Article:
Tuesday, February 24, 2009

Kindle 2: More Biblical Studies

Way back in July I posted about Amazon's Kindle device.  My main complaint back then about having a digital library for Kindle was that most of what I read is not available in Kindle format.  I also wondered why there weren't more available what with all the digital versions of biblical studies resources created for Bibleworks and Logos.

I have since discovered that more of the books I'm interested in reading have appeared in Kindle format over the last several months.  Back in July, I think I found 3 or 4.  The prices have also dropped.  David Carr's book was $28 in July but it's $19.25 now.

Here's a list of what I've found for biblical studies (especially Hebrew Bible, Judaism, and religious studies) now available for Kindle (listed alphabetically).  The asterisk * indicates its on one of our reading lists at UW-Madison.

Robert Alter - The Book of Psalms

*Robert Alter - The Art of Biblical Narrative

David Carr - Writing on the Tablet of the Heart

Shai Cherry - Torah Through Time

Brevard Childs - Introduction to the Old Testament as Scripture

John Collins - Introduction to the Hebrew Bible

James Crenshaw - Defending God

*William Dever - Who Were the Early Israelites and Where did They Come From?

William Dever - Did God Have a Wife?

*William Dever - What Did the Biblical Writers Know and When Did They Know It?

Peter Enns - Inspiration and Incarnation

Hanan Eshel - The Dead Sea Scrolls and the Hasmonean State

Craig Evans and Emanuel Tov - Exploring the Origins of the Bible

*Israel Finkelstein - The Bible Unearthed

Richard Hess - Israelite Religions

*Barry Holtz - Back to the Sources

Jodi Magness - The Archaeology of Qumran and the Dead Sea Scrolls

Roland Murphy - The Tree of Life

George Nickelsburg - Jewish Literature Between the Bible and the Mishnah

Susan Niditch - War in the Hebrew Bible

Peter Schaefer - Jesus in the Talmud

William Schniedewind - Primer on Ugaritic

Rodney Stark - Discovering God

Benjamin Wright, ed. - A New English Translation of the Septuagint

There are even more if your interests run more towards NT or theology or Christian history materials.  I think it's quite an impressive increase for the last 7 months. 

Now these books require purchase, but you can get the whole text of the Bible for free in the English Standard Version.  That alone makes it worth it, right?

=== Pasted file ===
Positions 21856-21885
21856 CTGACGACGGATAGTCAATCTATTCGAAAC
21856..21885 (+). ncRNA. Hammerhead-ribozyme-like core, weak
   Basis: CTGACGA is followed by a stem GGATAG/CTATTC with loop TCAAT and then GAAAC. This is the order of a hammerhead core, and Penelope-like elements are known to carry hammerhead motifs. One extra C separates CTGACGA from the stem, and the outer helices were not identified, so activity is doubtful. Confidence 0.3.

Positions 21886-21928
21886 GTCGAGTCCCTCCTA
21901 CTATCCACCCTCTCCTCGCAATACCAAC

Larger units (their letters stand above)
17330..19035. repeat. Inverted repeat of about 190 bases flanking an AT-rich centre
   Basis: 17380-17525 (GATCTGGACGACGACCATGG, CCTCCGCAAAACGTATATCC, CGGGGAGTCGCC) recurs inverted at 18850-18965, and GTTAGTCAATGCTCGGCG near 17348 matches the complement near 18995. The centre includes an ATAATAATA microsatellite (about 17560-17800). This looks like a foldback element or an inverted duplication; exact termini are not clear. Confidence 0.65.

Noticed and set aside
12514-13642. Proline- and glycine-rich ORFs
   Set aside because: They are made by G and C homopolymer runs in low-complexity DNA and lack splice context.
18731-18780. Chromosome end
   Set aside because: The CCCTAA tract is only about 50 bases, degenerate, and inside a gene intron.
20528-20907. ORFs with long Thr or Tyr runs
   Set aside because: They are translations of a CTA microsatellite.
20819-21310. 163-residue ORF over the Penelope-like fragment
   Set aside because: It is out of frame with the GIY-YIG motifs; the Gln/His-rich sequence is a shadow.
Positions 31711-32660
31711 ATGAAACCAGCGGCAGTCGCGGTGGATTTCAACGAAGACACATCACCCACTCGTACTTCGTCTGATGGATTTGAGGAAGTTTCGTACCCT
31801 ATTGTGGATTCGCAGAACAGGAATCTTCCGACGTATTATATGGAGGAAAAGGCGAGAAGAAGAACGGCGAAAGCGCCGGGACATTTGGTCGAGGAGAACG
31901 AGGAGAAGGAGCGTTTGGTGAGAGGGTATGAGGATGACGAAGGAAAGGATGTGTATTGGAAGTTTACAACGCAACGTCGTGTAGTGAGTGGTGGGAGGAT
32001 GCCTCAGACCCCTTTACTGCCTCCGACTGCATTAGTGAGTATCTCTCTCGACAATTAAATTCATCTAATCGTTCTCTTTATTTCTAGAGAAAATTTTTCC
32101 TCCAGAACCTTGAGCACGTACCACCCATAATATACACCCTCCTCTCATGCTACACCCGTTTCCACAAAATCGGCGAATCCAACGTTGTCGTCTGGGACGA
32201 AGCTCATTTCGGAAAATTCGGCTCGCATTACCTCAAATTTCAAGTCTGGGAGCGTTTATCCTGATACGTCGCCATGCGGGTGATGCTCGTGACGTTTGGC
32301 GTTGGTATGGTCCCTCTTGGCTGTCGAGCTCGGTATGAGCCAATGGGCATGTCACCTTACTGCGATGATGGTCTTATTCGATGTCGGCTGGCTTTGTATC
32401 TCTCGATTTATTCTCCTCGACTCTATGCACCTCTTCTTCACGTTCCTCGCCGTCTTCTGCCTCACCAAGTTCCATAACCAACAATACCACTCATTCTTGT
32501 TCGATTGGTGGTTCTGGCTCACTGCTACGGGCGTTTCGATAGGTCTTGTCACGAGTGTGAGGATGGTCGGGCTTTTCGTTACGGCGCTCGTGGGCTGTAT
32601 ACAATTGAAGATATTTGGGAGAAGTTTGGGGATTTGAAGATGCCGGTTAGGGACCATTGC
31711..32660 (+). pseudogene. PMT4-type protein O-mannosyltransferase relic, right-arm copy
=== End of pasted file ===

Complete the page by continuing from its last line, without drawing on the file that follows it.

1. Thanks for the list! I have a first-generation Kindle, but - to your point - have really only been using it for recreational reading thus far. It's good to see the Kindle catalog reaching into the theological shelves.

  2. I like the e-paper a lot because my eyes get very tired reading from my computer all day. Are the kindle books less expensive than their physical counterparts? You can transfer all your .pdf articles to it as well right? Besides the price, the only thing I don't like is that I need to be able to mark my books up and make notes.

  3. Most of the books in this list were around $20 or less for the Kindle edition. This was usually about the same or a bit less than a paper version. For example, Carr's book is $31 paperback, $19.25 Kindle. Alter's Psalms commentary is $23.10 hardcover and $19.25 Kindle. One of Dever's books is only $9.99 Kindle and $12.24 paperback. I did happen to see a DJD volume with a Kindle edition. I was a bit surprised since the Kindle price tag is $243 vs. hardcover $270. Why even bother for that type of volume?

    You can send PDFs to Kindle but they say it's still a beta feature and might not transfer perfectly. On the other hand, you could send a word or text document and it would convert it.

  4. Hey, I just discovered your blog - i know a student of yours. This is a great resource - even being in the pastoral realm.

  5. how can you get the esv for free on the kindle? i clicked the link, but it's $8 on the website.

  6. Daniel, this post is from way back in February 2009. Back then, the ESV was free and publishers were still trying to figure out if this Kindle thing was really going to catch on. Obviously they decided to start collecting some money at some point. Not being a Kindle owner myself, I haven't kept up on their pricing practices.